Mudlarks Delighted Over Council Progress

 

The Waiuku Mudlarks, the volunteer group who have cleared hundreds of tonnes of mangroves from the Waiuku Estuary, are delighted to have heard from Auckland Council that Council will procure a consent to continue with mangrove clearing in Waiuku Estuary.
However, that good news also comes with news that the volunteers may need to find alternative sources of funding to pay for their operational costs and mulching of the cut mangroves.

The Mudlarks had halted virtually all clearance work after consenting issues meant further work required them to leave a 10m ‘buffer zone’ of mangroves around clearing areas, and were left unable to proceed with new areas in the absence of consents. The Mudlarks say the good news with the latest consent proposal is that it looks likely to  cover a huge amount of shoreline.
It will be all the way to The Needles, with the exception of three smallish areas.  The ten-metre buffer zone requirement mostly does not apply. The group hope that work can commence before Christmas. This area is so big, that it is expected to take many years to clear.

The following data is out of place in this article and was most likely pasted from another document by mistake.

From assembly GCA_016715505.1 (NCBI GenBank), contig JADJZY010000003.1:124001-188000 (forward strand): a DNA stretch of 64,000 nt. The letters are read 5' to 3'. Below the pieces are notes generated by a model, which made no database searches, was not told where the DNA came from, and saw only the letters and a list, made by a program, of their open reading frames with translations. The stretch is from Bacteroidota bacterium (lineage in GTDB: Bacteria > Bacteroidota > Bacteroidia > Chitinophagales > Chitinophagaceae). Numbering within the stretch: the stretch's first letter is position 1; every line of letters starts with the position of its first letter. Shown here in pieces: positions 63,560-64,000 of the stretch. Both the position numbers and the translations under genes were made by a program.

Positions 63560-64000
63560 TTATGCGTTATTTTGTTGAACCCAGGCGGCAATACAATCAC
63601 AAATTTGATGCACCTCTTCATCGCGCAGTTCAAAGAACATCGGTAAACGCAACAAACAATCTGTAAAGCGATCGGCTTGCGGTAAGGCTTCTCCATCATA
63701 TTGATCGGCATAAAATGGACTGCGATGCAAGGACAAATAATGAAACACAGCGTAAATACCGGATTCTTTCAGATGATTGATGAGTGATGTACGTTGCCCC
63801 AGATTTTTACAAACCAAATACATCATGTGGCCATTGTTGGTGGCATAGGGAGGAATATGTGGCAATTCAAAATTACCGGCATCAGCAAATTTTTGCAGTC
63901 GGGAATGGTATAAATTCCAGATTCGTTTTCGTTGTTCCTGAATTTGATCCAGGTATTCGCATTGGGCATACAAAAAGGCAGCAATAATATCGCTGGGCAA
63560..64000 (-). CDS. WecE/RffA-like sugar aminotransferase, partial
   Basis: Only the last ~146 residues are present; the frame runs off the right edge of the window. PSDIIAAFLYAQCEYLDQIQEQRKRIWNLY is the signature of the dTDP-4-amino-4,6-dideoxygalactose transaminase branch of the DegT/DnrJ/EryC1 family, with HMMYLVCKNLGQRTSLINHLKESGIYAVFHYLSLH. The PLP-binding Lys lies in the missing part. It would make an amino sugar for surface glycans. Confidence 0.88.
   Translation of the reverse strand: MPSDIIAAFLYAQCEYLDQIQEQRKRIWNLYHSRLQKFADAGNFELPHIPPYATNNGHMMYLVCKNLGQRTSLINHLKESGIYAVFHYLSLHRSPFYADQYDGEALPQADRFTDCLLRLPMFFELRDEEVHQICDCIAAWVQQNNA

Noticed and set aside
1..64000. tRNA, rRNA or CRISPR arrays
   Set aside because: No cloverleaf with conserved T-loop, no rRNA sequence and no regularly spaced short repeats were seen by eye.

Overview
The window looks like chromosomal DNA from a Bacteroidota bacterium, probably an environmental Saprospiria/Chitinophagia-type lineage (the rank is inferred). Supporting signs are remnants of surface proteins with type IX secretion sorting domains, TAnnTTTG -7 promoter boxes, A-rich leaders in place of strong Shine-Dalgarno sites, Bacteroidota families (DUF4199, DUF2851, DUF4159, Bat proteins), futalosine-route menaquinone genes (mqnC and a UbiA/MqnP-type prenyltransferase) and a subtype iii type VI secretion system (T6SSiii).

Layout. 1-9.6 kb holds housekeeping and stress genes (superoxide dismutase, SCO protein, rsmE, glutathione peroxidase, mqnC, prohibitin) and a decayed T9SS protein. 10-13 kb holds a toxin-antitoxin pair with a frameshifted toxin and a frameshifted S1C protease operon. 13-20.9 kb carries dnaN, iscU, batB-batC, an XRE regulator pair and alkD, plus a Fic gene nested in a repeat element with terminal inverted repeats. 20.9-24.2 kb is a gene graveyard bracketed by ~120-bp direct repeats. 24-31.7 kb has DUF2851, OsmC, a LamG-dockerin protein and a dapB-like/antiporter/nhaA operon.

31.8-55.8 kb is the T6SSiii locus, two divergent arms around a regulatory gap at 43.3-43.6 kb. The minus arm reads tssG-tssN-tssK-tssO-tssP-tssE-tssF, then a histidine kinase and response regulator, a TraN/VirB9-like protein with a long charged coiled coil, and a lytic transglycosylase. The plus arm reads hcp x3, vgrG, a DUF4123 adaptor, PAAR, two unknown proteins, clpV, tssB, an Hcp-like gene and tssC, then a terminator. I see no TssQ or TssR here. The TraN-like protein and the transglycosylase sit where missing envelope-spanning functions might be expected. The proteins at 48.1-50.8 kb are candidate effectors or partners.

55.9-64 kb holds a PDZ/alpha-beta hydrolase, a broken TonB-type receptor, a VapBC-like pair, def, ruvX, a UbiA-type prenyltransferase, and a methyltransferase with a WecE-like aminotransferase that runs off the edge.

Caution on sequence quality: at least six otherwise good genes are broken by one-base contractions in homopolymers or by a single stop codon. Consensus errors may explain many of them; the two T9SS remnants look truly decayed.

As before, Mudlarks will supply all labour for cutting, bundling, and transporting to a landing. However, the Mudlarks understand that Council are stopping, or seriously reducing their funding for operating costs, so monies for other expenses like chipping, will have to be sourced from elsewhere.
At this stage Mudlarks have cleared about 8ha, which includes the East side of Tamakae Estuary down to end of View Rd, and on the West side, past the Mudlarks bridge and beyond Riverside drive. When consented, the current intention is to carry mangrove clearing on (Estuary) West side, all the way to Sandspit.

This will then clear the way for the mooted boardwalk section of Tamakae walkway, completing footpath access from behind the Fire Station to Sandspit reserve.  This will make a loop walk possible, and have benefits for local folks’ access to town, and for tourism.
The next area cleared would probably be the East side, making the Tamakae Estuary completely clear.  A major factor in such a complete removal will be no seeding, seriously reducing the regrowth.

The Mudlarks are enthusiastic about the aesthetic, recreational, and tourism benefits of their work. They are a group of mostly retired guys, and work generally is for a morning, with a tea break with time for banter and a chat.
• Mudlarks welcome help from folk interested in giving a morning’s work now and again, when tide and weather are right.  Interested people should contact Ian Scobie 235 2246 or Dave Gribble 235 8867.   Or if you are able to be a Mudlarks’ supporter, your subscription of $10 will be welcomed.  Application forms are available from the Waiuku Information centre.


 

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